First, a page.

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Triage X Vols. 3-4

Triage X Vols. 3-4

Written by Robert Frazer on 06 Dec 2013

Distributor Yen Press • Author/Artist Shouji Sato • Price £9.99

Reviewing on-going manga series can sometimes make it tricky to summon new insight - the previous two volumes of this manga, already reviewed here at UK Anime (see volume one here and Vthe second volume here), show a manga settling comfortably in a groove. If you're already invested in a series you know what to expect, but it is worth returning to show a new critical eye on a series when it does shift gears. Does Triage X roar on or spin out?

The Black Label Organisation has been working tirelessly to cure the sickening city of the criminal infection that runs rampant through its veins and streets - well, shooting a gun sets off a chemical reaction, so we can still call their vigilante executions "chemotherapy", anyway. Now, though, secondary infections are starting to take hold in an immunodeficient patient with an inadequate police service. Early samples of a new drug called "Platinum Lily", have reached Japan - highly addictive, and with side effects that make PCP look like camomile tea, its potential is devastating and if it starts being used widely it could herald anarchy. The Ampoule kill-teams have to act quickly to eradicate the distribution network before the main shipment makes landfall, cleansing the wound before septicaemia sets in. An ill patient is running a temperature, though, punctuated by the infernos created by the black-suited firebug dogging Arashi and Mikoto during their operations. Who is this mysterious figure, her burning trail causing her be diagnosed as "Fever" by Dr. Mochizuki, and should the Black Label Organisation welcome her aid? Is she really a fellow vigilante, or just clearing the decks for another player to take control?

The artwork of Triage X continues to maintain its reliable form, and there is little more to add than has already been said in the reviews of the previous volumes in this series. It capably supplies both ridiculous tits and realistic technologies (the architectural detail in these volumes is actually quite impressive), and each volume also begins with a large colour section.  Volume four does end with a very entertaining and in-depth extras section, as Sato takes us through his thoughts on designing the idiosyncratic weapons and equipment wielded by each member of the Black Label Organisation..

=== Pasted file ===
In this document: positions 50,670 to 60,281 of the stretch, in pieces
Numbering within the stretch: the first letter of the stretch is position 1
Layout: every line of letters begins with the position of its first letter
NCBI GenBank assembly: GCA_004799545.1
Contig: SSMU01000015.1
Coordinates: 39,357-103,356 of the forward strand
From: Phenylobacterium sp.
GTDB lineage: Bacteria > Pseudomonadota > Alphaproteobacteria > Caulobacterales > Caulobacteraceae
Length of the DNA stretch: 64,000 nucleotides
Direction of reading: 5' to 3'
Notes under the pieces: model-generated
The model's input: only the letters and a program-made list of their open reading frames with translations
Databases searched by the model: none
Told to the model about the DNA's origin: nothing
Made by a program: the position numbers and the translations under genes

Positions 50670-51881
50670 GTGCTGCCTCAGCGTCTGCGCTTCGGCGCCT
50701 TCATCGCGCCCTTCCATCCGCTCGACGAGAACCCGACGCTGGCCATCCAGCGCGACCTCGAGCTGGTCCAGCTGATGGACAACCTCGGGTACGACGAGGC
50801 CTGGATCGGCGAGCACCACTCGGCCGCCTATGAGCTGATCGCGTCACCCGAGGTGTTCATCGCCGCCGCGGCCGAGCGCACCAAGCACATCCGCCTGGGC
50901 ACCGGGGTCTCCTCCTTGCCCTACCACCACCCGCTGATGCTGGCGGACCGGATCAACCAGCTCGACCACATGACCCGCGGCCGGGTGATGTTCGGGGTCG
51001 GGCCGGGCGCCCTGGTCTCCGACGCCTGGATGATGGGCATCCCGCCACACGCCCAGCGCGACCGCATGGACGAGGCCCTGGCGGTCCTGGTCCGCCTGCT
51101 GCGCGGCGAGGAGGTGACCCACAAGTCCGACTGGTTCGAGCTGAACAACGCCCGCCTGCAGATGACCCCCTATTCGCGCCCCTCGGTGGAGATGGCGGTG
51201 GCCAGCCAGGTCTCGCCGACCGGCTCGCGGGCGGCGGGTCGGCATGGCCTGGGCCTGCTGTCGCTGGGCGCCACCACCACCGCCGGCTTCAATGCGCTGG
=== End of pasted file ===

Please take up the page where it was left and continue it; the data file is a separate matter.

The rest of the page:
Where Triage X is starting to drag, though, is in its storyline. The Carry On-esque boob jokes work well enough (a scene where Oriha is amazed by genuine D-cups after encountering so much silicone in her entertainment career raises a snicker) and Mikoto admitting that she uses revolvers because of Dirty Harry is fitting for this pure actioner, but the drama is flagging. Inspector Tatara has become pretty much irrelevant, just book-ending each operation with a bit of commentary from the sidelines (he and the other police even spend the big battle of volume four unconscious from gas grenades). The focus of these two volumes moves away from Arashi to his comrade in Ampoule One, Mikoto, and whether she and Fever are really so different after all, but the manga's insistence that they are is where it falls completely apart. "Forced drama" is a hackneyed phrase, but it genuinely does apply here. To wit: Mikoto actually comes out and says to Fever, without a hint of irony, "Would someone who really cares about you order you to kill?"

Full disclosure: in these two volumes alone, Mikoto kills four people . Amongst diverse other kills racked up by her BLO comrades in these very same battles, Nurse Sayo literally rips the heart out of someone's chest.